News and Industry
Cancel Student Loan Debt. Strengthen Local Elections.
April 13, 2022
At NDTC, we’re always conscious of barriers that prevent Americans from running for local office. One of those barriers is financial debt, especially student loan debt.
Last week, the Biden administration officially extended the pause on Federal Student loan repayment until August 31. Many of our nation’s graduates feel pleased with the deferrals thus far, but these extensions do not confront the larger problem. Our nation’s total student loan debt is enormous. It puts a huge burden on America’s working and middle-class families. It also limits the opportunities available to 46 million Americans. It’s time to acknowledge the direct, tangible benefits debt cancellation would have on local elections.
It’s clear more people will be financially secure enough to run for office if not for the crushing financial weight of student debt on their shoulders. Canceling student debt encourages millions more qualified, educated candidates to run for office. Leveling the financial playing field between aspiring candidates gives underprivileged folks a better shot at upsetting established and potential officeholders from wealthy backgrounds. Today, we’re going to take a brief look at the disproportionate impact of student debt in America and examine the likelihood of loan forgiveness in the near future.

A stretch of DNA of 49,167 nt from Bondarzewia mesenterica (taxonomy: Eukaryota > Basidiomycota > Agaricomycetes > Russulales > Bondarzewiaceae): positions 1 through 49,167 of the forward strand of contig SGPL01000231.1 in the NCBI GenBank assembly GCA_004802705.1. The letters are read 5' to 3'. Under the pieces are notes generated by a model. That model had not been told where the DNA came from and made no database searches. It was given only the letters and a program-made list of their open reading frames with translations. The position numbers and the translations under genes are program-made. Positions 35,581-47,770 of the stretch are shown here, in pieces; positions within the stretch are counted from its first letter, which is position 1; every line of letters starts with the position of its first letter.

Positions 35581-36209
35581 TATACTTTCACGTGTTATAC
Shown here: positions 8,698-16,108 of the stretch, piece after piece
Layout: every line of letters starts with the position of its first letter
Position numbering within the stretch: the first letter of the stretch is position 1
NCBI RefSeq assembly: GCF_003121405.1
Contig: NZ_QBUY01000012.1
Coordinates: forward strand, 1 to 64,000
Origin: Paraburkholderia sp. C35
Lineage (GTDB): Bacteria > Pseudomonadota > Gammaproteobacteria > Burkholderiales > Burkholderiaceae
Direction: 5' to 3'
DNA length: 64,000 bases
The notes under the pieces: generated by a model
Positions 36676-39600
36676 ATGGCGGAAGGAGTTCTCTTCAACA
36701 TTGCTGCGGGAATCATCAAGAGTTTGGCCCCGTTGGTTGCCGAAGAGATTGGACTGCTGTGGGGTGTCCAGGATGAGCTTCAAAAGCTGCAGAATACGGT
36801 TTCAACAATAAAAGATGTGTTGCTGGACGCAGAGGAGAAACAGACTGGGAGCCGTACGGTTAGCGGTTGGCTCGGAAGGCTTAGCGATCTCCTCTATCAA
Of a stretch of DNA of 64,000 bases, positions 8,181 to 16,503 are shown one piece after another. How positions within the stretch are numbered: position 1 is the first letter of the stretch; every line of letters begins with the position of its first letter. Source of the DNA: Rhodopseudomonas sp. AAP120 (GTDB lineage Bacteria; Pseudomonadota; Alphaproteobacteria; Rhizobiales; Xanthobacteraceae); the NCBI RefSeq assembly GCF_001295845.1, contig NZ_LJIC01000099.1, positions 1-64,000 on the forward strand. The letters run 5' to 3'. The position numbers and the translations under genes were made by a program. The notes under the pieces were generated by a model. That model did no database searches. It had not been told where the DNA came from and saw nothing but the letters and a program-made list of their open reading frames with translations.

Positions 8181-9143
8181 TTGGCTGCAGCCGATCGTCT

Student Debt Distribution
Both our national congress and local offices suffer from gender parity. Simply put, we need more women to run for office. Women hold nearly 2/3rds of America’s outstanding student loan debt. Failing to provide adequate student loan relief means failing millions of women who choose not to run because of the financial burden.
Student debt also has a disproportionate impact along racial lines as well. 40% of Black Americans who come out of grad school have outstanding debt. That compares to only 22% of white students.
What these figures illustrate is the role of financial privilege in politics. Debt is a huge decider in who is, and isn’t able to run. Canceling the debt would, in effect, level the playing field between aspiring candidates, giving underprivileged folks a better shot at upsetting established local candidates from wealthy backgrounds.
One of our main goals at NDTC is to create a deep bench of qualified candidates for every office. Loan forgiveness is perhaps one of the best ways to deepen that bench overnight with the stroke of a pen.
Pressure From The Top
Luckily, many Democrats in congress speak up with support for widespread loan forgiveness. Senate Majority Chuck Schumer in particular, along with AOC, has called for a minimum of $50k in forgiveness for all borrowers. Previously, Biden pledged to forgive a minimum of $10,000 of debt per borrower. Neither has yet happened.
How Student Debt Impacts Careers
$50,000 in loan forgiveness transforms the careers of our nation’s future leaders. Over half of college graduates with more than $55,000 of debt take a job outside of their field in order to repay their student loans. This includes graduates with degrees in public policy, management, and political science, among others. A job in politics is not necessarily lucrative, especially entry-level. The median entry-level salary of a first-year political science grad falls below the median for college grads as a whole.